Imperialism and Culturalism Complement Each Other


  • Samir Amin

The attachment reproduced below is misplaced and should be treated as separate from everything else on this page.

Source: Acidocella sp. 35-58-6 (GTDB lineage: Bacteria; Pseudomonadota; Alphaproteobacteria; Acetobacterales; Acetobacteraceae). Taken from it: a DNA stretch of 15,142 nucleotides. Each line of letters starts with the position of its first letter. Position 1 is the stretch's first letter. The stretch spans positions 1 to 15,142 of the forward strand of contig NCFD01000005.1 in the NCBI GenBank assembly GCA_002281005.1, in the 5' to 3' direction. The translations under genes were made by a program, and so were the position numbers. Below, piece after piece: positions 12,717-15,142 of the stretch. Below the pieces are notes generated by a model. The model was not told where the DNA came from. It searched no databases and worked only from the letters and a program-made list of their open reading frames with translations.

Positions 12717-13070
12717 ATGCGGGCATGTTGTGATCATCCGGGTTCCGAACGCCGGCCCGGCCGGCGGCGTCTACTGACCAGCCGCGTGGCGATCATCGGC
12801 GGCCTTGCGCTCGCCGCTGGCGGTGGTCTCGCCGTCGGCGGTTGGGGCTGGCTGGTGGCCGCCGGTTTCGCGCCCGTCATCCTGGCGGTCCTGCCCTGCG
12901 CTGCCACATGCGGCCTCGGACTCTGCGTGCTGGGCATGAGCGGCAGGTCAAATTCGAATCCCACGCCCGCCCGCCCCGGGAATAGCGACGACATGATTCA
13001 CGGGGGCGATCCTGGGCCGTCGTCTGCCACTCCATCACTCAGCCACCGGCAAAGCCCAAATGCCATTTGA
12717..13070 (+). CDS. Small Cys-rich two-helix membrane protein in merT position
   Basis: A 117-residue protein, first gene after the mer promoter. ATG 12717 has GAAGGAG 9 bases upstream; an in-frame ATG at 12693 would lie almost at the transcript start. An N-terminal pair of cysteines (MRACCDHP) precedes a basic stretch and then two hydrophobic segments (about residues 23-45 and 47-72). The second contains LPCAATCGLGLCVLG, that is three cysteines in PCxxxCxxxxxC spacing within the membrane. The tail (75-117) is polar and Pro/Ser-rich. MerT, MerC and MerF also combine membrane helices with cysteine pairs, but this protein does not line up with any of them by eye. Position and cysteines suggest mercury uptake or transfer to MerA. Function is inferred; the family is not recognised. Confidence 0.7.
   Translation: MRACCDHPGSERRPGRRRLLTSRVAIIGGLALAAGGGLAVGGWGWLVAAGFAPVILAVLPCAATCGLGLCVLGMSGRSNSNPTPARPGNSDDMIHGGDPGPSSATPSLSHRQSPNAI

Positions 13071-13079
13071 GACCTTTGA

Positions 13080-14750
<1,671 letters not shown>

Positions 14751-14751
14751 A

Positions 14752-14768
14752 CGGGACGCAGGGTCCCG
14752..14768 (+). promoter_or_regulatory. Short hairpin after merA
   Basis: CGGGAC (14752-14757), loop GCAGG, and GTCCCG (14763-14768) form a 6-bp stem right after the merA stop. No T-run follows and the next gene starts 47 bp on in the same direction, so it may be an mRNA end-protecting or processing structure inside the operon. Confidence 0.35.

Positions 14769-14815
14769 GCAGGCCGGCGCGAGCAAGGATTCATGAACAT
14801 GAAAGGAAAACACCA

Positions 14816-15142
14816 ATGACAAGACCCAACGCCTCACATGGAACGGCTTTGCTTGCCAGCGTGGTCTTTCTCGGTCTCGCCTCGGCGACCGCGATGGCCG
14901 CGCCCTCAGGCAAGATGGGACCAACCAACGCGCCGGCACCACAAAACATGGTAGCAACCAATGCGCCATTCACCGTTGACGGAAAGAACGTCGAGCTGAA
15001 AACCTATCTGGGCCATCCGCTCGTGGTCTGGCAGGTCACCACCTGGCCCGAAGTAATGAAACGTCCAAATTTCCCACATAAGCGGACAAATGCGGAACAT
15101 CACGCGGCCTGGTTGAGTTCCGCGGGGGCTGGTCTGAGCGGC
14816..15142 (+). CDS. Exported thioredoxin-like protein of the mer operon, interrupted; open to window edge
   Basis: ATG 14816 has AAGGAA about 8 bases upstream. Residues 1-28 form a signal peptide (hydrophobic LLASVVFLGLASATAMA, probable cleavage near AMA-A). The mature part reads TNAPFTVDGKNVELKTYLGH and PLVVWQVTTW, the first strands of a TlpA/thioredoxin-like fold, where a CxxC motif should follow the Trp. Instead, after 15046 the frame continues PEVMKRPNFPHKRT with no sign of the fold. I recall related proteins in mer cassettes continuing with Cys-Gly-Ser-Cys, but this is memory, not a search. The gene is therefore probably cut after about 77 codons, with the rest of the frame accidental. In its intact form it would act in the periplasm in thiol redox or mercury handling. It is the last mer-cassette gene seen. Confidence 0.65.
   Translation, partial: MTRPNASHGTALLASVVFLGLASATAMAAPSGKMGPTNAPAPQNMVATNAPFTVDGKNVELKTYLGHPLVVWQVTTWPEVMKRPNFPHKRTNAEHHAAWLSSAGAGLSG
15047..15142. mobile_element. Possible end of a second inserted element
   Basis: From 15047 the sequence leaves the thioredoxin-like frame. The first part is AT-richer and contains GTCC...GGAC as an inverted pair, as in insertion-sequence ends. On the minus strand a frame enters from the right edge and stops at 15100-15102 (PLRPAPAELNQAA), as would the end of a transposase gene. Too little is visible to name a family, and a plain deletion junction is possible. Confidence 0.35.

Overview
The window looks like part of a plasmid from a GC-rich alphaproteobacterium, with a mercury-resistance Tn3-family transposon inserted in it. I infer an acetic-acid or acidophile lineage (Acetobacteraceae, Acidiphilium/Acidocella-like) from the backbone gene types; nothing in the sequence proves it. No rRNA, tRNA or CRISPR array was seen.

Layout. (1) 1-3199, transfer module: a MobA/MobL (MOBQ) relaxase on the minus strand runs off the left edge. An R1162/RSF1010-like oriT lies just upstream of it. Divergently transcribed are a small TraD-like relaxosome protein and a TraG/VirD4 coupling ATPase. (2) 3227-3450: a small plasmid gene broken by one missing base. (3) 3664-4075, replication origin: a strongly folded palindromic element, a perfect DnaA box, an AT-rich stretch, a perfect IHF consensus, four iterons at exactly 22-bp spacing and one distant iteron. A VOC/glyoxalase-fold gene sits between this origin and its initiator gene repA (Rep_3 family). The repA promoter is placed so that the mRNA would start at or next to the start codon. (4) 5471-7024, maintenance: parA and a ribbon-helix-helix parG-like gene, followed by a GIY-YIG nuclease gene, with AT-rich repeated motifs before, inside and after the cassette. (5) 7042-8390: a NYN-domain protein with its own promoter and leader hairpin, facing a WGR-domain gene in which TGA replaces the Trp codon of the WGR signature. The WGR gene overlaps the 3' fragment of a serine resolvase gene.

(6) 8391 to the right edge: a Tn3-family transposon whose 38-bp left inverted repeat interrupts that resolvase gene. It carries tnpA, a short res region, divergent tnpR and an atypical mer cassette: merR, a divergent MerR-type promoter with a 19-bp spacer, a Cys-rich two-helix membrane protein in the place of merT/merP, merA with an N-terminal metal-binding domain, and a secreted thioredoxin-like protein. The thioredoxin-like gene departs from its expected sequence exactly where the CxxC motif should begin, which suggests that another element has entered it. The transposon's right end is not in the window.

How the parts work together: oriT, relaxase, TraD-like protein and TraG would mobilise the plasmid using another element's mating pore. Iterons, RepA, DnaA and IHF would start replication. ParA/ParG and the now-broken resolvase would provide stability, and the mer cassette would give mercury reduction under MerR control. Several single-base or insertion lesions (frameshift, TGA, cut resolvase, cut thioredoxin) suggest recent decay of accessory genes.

Capitalism is always ready to reward academics and publicists who provide plausible exculpatory explanations for its crises, failures, and crimes. Frequently the most effective are those that play upon the prejudices and superstitions of the prescientific past but in modern (or "post-modern") and scientific farm. Favored alternatives to historical materialist social science have been theories of world-historical process as the working out of closed and separate "civilizations" or "cultures." These "civilizations" and "cultures" are not explained by history, but instead explain history. One current version is that of the publicist (and Harvard Professor) Samuel Huntington, justifying the crimes of imperialism as the product of cultural "incompatibility." This is merely the most Authorized Version of a noise that can be heard today in all rhythms, tunes, and dissonances, often with its origins in racial pseudo-science only slightly disguised. Other varyingly sanitized and fragmentary versions are sometimes presented as "identity politics" or "communitarianism." The Egyptian journal Al Ahram asked our good friend and frequent contributor Samir Amin to give his view of Huntington's theory of "clash of civilizations." His demonstration of why culturalism and imperialism reinforce each other, and how victims can be led to accept "difference" in place of equality and liberation, is today of potential utility everywhere. —The Editors





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